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Long Term Causes of the First World War

The Spark: The assassination of Archduke Franz Ferdinand

The Schlieffen Plan

Reactions to the outbreak of war

The British Expeditionary Force

Interactive Timeline of the First World War

Simulation: The Western Front

Statistics relating to the First World War

The First World War and the role of women

War Poetry

Life in the Trenches

Coastal Bombardments

Zeppelin Raids

The Battle of the Somme

The Assassination of Archduke Franz Ferdinand

Tension had been rising between the European powers for many years.  The events that took place in Sarajevo in 1914, unleashed a series of events that finally lighted a fuse which would explode into the First World War.  The key event, which started this chain reaction was the assassination of the Archduke Franz Ferdinand, who was the heir to the throne of the Austro-Hungarian Empire.

Source A:  Archduke just before he was assassinated, 1914.

The large Austro-Hungarian Empire contained many different nationalities, including millions of Slavs.  Many of these Slavs wanted to break away from the Austro-Hungarian Empire and set up their own country.  Their fellow Slavs in Serbia encouraged this unrest.  A secret terrorist organisation called the Black Hand was set up in Serbia with the aim of freeing all Slav people.  In order to achieve this it was decided to assassinate the Archduke.  They decided the best time and place to do this was when he visited Sarajevo with his wife Sophie on the 28th June 1914.

From the beginning of their visit the royal couple were cheered everywhere they went.  They were visiting Sarajevo to celebrate their wedding anniversary.  Security was lax as there were no soldiers on duty and only a few police.  At 10.10 am a tall man wearing a long black coat and hat threw a hand grenade and at the Archdukes car.  The driver saw the bomb coming and accelerated his car so it missed him.  The bomb bounced underneath the next car in the procession and injured about 20 people.  The damaged car was pushed onto the pavement.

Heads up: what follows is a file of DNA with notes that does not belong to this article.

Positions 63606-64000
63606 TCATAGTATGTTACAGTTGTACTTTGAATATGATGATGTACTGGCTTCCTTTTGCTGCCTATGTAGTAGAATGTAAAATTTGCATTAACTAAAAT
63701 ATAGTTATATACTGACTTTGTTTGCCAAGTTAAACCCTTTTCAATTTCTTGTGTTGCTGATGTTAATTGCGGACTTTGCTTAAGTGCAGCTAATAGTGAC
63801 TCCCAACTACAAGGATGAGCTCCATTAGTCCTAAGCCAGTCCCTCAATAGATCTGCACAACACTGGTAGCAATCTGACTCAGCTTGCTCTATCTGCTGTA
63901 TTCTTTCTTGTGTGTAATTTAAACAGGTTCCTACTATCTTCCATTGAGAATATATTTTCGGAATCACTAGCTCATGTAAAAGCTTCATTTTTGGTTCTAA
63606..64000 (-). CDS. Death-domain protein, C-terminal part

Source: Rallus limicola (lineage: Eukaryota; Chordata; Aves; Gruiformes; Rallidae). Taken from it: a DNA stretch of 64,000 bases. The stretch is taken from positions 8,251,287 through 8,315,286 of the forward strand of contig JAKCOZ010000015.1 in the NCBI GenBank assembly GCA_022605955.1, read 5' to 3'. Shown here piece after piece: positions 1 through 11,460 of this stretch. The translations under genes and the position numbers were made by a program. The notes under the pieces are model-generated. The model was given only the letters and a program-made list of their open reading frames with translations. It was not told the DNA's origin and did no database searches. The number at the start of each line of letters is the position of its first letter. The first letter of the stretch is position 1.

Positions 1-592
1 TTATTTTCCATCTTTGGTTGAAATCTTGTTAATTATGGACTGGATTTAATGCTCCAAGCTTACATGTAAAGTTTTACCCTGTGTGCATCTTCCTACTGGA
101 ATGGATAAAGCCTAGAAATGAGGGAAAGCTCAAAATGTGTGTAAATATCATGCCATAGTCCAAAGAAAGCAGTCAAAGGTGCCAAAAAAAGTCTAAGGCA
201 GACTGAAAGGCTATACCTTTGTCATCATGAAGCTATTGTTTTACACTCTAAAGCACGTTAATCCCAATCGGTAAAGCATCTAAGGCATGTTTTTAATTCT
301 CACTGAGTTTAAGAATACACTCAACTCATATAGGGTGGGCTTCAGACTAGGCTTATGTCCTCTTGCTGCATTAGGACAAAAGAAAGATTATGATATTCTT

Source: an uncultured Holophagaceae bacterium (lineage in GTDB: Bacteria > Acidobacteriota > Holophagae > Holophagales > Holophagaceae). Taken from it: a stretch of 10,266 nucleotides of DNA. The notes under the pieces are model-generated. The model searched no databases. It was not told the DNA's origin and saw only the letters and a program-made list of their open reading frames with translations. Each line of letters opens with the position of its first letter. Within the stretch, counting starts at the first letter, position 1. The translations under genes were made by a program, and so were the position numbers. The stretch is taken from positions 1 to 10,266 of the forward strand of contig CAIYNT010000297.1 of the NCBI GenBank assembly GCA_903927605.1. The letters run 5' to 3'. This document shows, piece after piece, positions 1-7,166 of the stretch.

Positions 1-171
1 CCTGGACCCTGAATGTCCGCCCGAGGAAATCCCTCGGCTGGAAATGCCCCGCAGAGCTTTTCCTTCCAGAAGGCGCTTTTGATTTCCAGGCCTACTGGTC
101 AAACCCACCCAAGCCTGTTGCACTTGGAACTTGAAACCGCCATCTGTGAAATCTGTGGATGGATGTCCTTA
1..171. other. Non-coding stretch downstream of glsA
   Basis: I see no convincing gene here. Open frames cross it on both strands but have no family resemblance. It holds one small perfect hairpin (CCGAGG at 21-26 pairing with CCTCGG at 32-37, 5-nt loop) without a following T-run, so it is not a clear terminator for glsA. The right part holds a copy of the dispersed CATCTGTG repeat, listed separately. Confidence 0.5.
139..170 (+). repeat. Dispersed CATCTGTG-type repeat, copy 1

Source B: The last photograph of Franz Ferdinand taken shortly before his death.

Even though someone had just tried to kill him, the Archduke decided to carry on with his royal visit.  Unknown to him there were at least two other men waiting to try and assassinate him.  One man failed because he could not get the bomb out of his pocket. The people next to him  were jammed against his side.  However, the third assassin was lucky enough to succeed in killing the Archduke.

During the two failed attempts to kill the Franz Ferdinand another young assassin called Gavrillo Princip, a 19 year old Serb, was waiting for his chance to kill him.  He was a member of the Black Hand and at first he thought that his other friends had been successful.  When he saw the Archduke’s car go flying by he felt depressed and decided to have a cup of coffee in a nearby cafe .  In his pocket was a revolver.  He had fired a few practice shots the day before, but had missed the target.  Besides, he had never been taught at a moving target.

At 10.45 am the Archduke decided to cut short his reception at the town hall and decided to visit a policeman injured in the bomb attack on his car.  During the journey to the hospital the car with his bodyguards took a wrong turning.  The Archduke’s driver slammed on the brakes

to try and catch up with the other car.  However, the car engine stalled outside the cafe where Princip was having his cup of coffee.  Princip could not believe his luck.  He pushed through the crowd and pulled out his revolver.  A policeman saw him and tried to stop him but was hit by someone behind him.  Princip jumped onto the car’s running board and fired at point blank range.  He missed the Archduke and shot his wife.  He tried again and finally succeeded.  As he died the Archduke cried to his wife ‘Sophie, Sophie don’t die.

Source C: ‘The Habsburgs’ by McGuigan published in the 1970s.

Franz Ferdinand cried out. ‘Sophie, Sophie! Don’t die! Stay alive for the children!’  His plumed hat had fallen off, and now as his attendant tried to prop him upright he slumped over his wife’s dead body and died.

Source D: Princip’s statement at his trial, 1914.

The main motive which guided me in my deed was the avenging of the Serbian people ... I am a Nationalist.  I aimed to free the Yugoslavs, for I am a Yugoslav ... As far as Serbia is concerned, it is her duty to free us ... I aimed at the Archduke ... I do not remember what I thought at that moment.  I only know that I fired twice or perhaps several times, without knowing whether I had hit or missed.

Princip later died in prison after he had been badly treated by the authorities.  His actions lead to a chain reaction that exploded into the First World War.

Source E:  The bloodstained tunic, hat, gloves and plumed hat worn by the Archduke on the day of his assassination





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